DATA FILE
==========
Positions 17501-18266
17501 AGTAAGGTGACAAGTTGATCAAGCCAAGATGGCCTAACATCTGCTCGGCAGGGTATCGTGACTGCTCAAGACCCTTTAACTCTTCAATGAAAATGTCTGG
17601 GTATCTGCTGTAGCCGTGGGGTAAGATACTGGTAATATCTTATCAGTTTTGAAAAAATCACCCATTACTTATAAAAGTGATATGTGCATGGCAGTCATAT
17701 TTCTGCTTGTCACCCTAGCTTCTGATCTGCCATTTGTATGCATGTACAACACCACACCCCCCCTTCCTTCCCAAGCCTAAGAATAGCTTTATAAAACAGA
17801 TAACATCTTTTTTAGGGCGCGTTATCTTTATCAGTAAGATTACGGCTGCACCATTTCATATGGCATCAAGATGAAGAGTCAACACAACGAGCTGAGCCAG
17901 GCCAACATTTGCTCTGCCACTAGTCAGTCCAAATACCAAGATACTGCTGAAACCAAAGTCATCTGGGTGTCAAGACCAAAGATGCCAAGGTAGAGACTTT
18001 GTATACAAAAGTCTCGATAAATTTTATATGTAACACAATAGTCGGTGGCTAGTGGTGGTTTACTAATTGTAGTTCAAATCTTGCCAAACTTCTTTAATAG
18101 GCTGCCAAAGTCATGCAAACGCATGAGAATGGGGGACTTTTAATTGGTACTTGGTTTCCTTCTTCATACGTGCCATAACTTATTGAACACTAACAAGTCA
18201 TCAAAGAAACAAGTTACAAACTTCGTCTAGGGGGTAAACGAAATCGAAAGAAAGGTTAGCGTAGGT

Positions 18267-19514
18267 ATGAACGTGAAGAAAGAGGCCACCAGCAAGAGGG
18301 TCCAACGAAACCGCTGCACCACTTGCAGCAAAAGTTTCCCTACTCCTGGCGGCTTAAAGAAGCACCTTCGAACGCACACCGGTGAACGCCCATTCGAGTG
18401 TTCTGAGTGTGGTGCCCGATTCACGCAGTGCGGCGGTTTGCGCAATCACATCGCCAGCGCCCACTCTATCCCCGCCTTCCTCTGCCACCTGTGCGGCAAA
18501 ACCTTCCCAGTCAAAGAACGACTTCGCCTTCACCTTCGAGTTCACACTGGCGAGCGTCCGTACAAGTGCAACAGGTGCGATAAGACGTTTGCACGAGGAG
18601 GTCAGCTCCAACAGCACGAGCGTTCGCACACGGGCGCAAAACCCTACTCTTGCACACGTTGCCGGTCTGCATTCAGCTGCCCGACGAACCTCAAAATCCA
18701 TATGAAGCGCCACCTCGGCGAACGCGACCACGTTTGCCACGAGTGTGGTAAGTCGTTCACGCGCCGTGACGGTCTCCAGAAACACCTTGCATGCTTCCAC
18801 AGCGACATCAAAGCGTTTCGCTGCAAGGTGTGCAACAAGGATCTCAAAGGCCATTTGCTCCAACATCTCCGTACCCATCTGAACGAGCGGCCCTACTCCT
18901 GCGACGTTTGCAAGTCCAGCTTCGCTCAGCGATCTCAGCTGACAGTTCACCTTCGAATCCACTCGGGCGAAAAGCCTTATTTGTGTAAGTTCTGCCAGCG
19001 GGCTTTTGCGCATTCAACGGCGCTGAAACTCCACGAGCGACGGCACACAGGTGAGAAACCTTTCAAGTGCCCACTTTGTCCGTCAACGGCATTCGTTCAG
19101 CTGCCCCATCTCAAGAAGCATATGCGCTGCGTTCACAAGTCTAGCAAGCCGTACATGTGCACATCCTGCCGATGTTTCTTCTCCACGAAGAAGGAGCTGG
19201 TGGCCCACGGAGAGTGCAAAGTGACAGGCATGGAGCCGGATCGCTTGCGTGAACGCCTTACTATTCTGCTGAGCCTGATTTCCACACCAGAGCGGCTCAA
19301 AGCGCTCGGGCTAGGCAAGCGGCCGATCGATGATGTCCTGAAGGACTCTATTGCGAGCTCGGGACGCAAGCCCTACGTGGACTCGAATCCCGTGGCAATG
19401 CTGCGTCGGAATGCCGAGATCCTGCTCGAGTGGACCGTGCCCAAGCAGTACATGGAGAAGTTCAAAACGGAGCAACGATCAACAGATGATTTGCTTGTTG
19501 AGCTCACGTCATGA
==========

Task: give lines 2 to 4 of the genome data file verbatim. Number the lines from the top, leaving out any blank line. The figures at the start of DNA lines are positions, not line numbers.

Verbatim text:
17501 AGTAAGGTGACAAGTTGATCAAGCCAAGATGGCCTAACATCTGCTCGGCAGGGTATCGTGACTGCTCAAGACCCTTTAACTCTTCAATGAAAATGTCTGG
17601 GTATCTGCTGTAGCCGTGGGGTAAGATACTGGTAATATCTTATCAGTTTTGAAAAAATCACCCATTACTTATAAAAGTGATATGTGCATGGCAGTCATAT
17701 TTCTGCTTGTCACCCTAGCTTCTGATCTGCCATTTGTATGCATGTACAACACCACACCCCCCCTTCCTTCCCAAGCCTAAGAATAGCTTTATAAAACAGA